French President to Sell 1,200 Wine Bottles Amid Belt Tightening

French President Francois Hollande, who unlike his predecessor enjoys good wine, is selling off a 10th of the Elysee Palace’s cellar to raise funds.

The 1,200 bottles, which range in estimated price from 15 euros to 2,200 euros ($2,900) for a Petrus 1990, will be put up for sale tonight and tomorrow at Hotel de Drouot by auction house Kapandji-Morhange. The estimates of the lots add up to 250,000 euros, or an average of about 208 euros a bottle.

“This operation is aimed at self-financing the renewal of the cellar of the Elysee Palace,” Drouot and the president’s office said in a statement. “In seeking good management, the proceeds of the sale will be reinvested in more modest wines and the profits will be turned over to the government’s budget.”

Hollande, elected a year ago, has asked ministers to reduce their operational expenses by 7 percent this year and by 4 percent next year, as part of efforts to cut total spending by about 12 billion euros a year over his five-year term.

France slid into recession in the first quarter, and the country’s joblessness, at 3.2 million people, has hit a record high.

The wines being sold are mostly from Bordeaux and Burgundy, according to the statement, and have all been served at the President’s table.

Hollande’s predecessor Nicolas Sarkozy didn’t drink wine, saying his decision was “a question of taste.” Jacques Chirac, the president before Sarkozy, was a wine drinker, though was often seen downing glasses of beer at official functions.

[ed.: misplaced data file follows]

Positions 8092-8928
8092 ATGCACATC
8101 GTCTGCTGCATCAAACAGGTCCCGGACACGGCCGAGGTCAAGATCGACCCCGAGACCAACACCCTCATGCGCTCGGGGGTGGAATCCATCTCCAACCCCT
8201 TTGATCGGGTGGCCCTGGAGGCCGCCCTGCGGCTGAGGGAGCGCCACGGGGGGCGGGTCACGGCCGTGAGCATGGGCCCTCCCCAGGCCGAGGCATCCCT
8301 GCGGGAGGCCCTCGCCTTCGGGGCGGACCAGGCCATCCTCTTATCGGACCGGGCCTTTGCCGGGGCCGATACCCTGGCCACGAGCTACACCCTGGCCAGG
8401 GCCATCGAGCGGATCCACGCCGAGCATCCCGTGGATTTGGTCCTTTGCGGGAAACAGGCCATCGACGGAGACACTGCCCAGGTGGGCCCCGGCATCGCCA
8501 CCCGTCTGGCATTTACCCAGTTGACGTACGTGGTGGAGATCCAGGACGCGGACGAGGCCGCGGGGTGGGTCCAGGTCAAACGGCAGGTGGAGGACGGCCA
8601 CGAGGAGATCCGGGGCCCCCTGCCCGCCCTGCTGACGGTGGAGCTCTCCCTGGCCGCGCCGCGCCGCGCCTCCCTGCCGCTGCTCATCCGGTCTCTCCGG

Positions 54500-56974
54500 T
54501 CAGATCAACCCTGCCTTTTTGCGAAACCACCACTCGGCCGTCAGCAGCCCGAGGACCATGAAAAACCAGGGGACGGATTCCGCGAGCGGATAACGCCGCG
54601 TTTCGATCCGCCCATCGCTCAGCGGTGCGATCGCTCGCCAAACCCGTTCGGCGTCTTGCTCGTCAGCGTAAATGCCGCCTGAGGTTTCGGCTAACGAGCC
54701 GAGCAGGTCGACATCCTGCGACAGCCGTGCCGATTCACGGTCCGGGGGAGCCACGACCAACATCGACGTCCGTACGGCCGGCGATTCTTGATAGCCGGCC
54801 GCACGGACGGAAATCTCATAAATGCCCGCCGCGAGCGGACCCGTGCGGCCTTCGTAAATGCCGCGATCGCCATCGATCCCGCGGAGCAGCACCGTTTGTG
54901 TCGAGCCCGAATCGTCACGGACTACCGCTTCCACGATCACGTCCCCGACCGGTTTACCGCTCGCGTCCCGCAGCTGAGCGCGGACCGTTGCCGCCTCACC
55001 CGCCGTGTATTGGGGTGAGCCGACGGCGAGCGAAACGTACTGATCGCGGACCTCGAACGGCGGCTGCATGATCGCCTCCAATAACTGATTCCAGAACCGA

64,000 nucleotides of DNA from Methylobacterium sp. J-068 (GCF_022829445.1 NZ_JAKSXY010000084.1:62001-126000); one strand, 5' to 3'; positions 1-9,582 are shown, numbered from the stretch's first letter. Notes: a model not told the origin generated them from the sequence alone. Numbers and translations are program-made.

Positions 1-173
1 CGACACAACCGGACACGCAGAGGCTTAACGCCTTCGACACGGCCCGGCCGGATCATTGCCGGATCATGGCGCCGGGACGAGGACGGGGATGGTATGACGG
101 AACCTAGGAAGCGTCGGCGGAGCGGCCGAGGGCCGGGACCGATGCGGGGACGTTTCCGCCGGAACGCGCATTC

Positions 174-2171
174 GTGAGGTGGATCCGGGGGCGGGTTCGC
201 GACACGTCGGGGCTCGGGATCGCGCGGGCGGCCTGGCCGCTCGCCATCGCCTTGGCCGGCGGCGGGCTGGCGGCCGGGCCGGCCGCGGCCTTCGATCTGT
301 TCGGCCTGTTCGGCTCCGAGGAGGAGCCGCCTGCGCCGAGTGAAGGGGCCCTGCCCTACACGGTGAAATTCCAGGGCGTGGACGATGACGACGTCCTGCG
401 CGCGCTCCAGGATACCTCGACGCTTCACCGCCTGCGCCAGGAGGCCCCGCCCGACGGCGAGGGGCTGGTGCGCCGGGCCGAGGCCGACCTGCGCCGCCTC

Not First

The Elysee isn’t the first government institution in France to raid its wine cellar. Paris City Hall raised 961,000 euros, 75 percent more than the catalog estimates, in 2006 as it auctioned off 5,000 bottles that had been accumulated when Chirac was mayor from 1977 to 1995.

Dijon, the capital of the Burgundy region, raised 152,000 euros in January as it sold half its wine cellar. In both cases, the bulk of the buyers were British and Chinese.

To contact the reporter on this story: Gregory Viscusi in Paris at gviscusi@bloomberg.net

To contact the editor responsible for this story: Vidya Root at vroot@bloomberg.net

Press spacebar to pause and continue. Press esc to stop.

Bloomberg reserves the right to remove comments but is under no obligation to do so, or to explain individual moderation decisions.

Please enable JavaScript to view the comments powered by Disqus.